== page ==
• CHAPTER ONE •
Wednesday, January 2
Christopher Lane stood on the sidewalk outside his house, his bags at his feet, and waited for the car that would take him back to school. He was half an hour early but was eager to get away, exhausted by the silence and tension in his house. It had been a difficult few days. His mother had not once celebrated Christmas with him in the seven years that had passed since his father’s death, and so, as usual, there had been no gifts exchanged, his efforts for their Christmas meal had gone unmentioned, and he had watched the New Year’s celebrations on the television by himself while his mother slept upstairs. This year, however, he had had even more to contend with—not the least of which was that he had barely slept the entire time, his mind plagued by the memory of the
boy he had killed. Chris had always managed to cope on his own, but for the first time in years, he had needed his mother. And she had let him down.
So much had changed since his twelfth birthday: His scholarship at Myers Holt Academy, the exclusive government school that he had enrolled at only a few months earlier, had included the payment of bills and renovations to his house. Everything possible had been offered to his mother to help her, and Chris had expected that for his mother, as much as for himself, this marked a new beginning. Instead, she had ignored it all, choosing to remain locked in self-pity. It was a decision that Chris could not begin to understand. He missed his father every day, but if he, at twelve years old, could understand that life had to go on, then surely so should his mother.
He had watched her over the last few days, staring blankly at the television, looking up only to bark orders in his direction, and any sympathy that he had previously felt completely disappeared. That morning, he had packed his bags with the clothes that his new school had bought for him and a photograph of his father and left without bothering to wake his mother up. He doubted that, even if she noticed he had left, she would care. Chris resolved to think no more of it until he returned home—which, assuming he was allowed to remain at school on their free weekends, would not be until the Easter holidays in three months’ time.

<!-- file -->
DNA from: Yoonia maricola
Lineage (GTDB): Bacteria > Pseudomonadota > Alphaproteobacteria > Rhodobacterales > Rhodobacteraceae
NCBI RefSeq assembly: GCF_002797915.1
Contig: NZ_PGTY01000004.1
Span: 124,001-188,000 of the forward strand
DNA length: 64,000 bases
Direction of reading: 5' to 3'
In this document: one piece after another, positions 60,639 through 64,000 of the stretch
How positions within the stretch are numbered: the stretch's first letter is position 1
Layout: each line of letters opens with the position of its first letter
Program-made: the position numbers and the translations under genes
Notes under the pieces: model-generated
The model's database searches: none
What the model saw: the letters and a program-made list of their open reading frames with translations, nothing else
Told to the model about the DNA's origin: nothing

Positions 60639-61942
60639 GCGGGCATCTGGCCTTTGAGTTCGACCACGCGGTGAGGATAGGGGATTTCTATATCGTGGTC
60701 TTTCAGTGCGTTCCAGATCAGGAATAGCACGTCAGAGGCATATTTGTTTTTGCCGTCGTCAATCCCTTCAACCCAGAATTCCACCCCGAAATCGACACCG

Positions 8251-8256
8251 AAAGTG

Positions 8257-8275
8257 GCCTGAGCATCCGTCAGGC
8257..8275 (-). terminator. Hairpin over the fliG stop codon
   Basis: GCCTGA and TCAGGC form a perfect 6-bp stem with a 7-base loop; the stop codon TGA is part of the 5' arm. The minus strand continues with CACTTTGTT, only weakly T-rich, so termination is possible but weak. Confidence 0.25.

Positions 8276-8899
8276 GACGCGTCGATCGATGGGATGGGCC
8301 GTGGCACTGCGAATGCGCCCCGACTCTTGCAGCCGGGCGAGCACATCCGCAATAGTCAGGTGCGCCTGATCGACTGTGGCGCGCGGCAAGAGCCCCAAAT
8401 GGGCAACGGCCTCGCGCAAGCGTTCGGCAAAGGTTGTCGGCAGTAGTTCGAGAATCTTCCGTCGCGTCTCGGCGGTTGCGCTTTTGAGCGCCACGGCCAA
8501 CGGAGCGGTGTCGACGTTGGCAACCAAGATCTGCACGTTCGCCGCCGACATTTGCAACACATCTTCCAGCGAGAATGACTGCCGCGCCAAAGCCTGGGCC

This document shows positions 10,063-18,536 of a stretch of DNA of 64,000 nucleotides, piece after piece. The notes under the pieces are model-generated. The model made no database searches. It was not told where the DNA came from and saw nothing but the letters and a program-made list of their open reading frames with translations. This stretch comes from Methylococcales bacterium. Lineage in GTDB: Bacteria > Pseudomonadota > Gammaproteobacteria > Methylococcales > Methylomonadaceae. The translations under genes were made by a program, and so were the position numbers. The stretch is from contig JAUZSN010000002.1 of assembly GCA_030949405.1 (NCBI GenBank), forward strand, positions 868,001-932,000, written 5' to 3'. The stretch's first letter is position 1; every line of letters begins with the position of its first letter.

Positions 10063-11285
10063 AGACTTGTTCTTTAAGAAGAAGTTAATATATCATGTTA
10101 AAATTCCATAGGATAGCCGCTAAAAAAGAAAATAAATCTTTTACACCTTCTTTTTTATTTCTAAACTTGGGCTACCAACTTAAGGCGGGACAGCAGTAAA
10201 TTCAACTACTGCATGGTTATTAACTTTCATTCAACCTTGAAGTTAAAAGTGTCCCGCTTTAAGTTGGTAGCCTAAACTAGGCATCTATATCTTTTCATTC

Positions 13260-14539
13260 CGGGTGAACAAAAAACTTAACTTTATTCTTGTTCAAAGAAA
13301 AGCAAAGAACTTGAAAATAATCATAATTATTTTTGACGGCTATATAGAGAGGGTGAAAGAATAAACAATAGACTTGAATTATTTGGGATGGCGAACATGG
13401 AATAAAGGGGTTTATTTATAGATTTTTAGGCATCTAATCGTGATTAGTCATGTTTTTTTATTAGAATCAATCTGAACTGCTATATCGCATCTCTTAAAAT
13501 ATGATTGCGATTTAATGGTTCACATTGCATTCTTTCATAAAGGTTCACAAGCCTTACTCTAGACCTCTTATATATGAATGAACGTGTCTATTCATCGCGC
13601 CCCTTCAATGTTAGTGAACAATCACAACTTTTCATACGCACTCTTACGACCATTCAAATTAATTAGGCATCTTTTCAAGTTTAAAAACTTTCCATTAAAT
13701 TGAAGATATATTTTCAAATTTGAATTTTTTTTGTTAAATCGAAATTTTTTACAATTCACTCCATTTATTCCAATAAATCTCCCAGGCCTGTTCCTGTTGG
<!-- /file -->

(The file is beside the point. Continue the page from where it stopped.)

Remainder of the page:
• • •
Chris jerked his head round at the sound of the familiar
voice. Kevin Blunt, his old nemesis, who had made his life a living nightmare at his old school, was walking quickly toward him, his gang following behind. For a split second, Chris felt himself tense up, before suddenly remembering what he was now capable of. He stood straight and watched the boys approach.
“Whatcha doing?” asked Kevin, looking down at the bags by Chris’s feet. “Your mum thrown you out?”
Arch, Kevin’s gormless sidekick, and the other boys laughed.
“I’m going back to school,” said Chris.
“Oh, yeah, didn’t you get into that special school?” asked Kevin.
“That’s right,” said Chris.
“What is it, a school for poor thieves who can’t take a beating?”
“Something like that,” said Chris, refusing to let Kevin rile him.
Kevin, on the other hand, grew increasingly agitated by Chris’s calmness.
“Hope you’ve learned something, then, ’cause I reckon I owe you a beating,” said Kevin. He walked up to Chris and looked him square in the eyes.
“I don’t think you want to do that, Kevin,” said Chris, looking around to make sure the coast was clear.
“Oh, yeah, and why’s that?”
“Because last time you threatened me with a beating, you ended up sitting in a tray of custard.”
Arch and the other boys laughed. Kevin’s face turned red.
“What’s so funny?” he asked.
The boys all stopped laughing immediately. “Uh, nothing,” they all mumbled, looking down at their shoes.
“Good. You got lucky last time, Twist,” said Kevin, turning back to face Chris.
“I can do it again, Kevin, so back off,” said Chris, surprised at the confidence he had now that he knew about his Ability, the powers that all twelve-year-olds had for one year only. Lucky for Chris, this was a well-kept secret—one that Kevin, although twelve himself, was completely in the dark about.
Kevin frowned but didn’t respond. His eyes went down to the bag at Chris’s feet. Chris could tell Kevin was unnerved by his confidence.
“What’s in there?”
Kevin bent down.
“Don’t touch it,” said Chris, but it was too late. Kevin had already unzipped the bag.
“What?! Where did you get these from?” asked Kevin, pulling out a pair of designer sneakers that had been bought for him by the teachers at his new school after he had run away from home carrying nothing.
“They were a present,” said Chris, grabbing them out of Kevin’s hands.
“Yeah, right. Still robbing, then,” said Kevin, pulling out some more clothes from Chris’s bag.
Chris looked down at Kevin, and he clenched his jaw in anger. He breathed in deeply, reminding himself that the use of the Ability without the permission of his school was strictly banned.
Kevin, taking advantage of Chris’s silence, continued to rummage through the bag.
“Get your hands off my stuff!” said Chris.
“What’s this?” asked Kevin, pulling out the photograph of Chris’s father in his military uniform. Kevin smiled. If there was one thing he knew, it was that the surest way to rile Chris was to mention his family.
“Don’t touch that!” said Chris.
“If he was anything like you,” said Kevin, looking at the picture with a smirk, “he probably died trying to run away. The world’s a better place with one less coward from the Lane family.”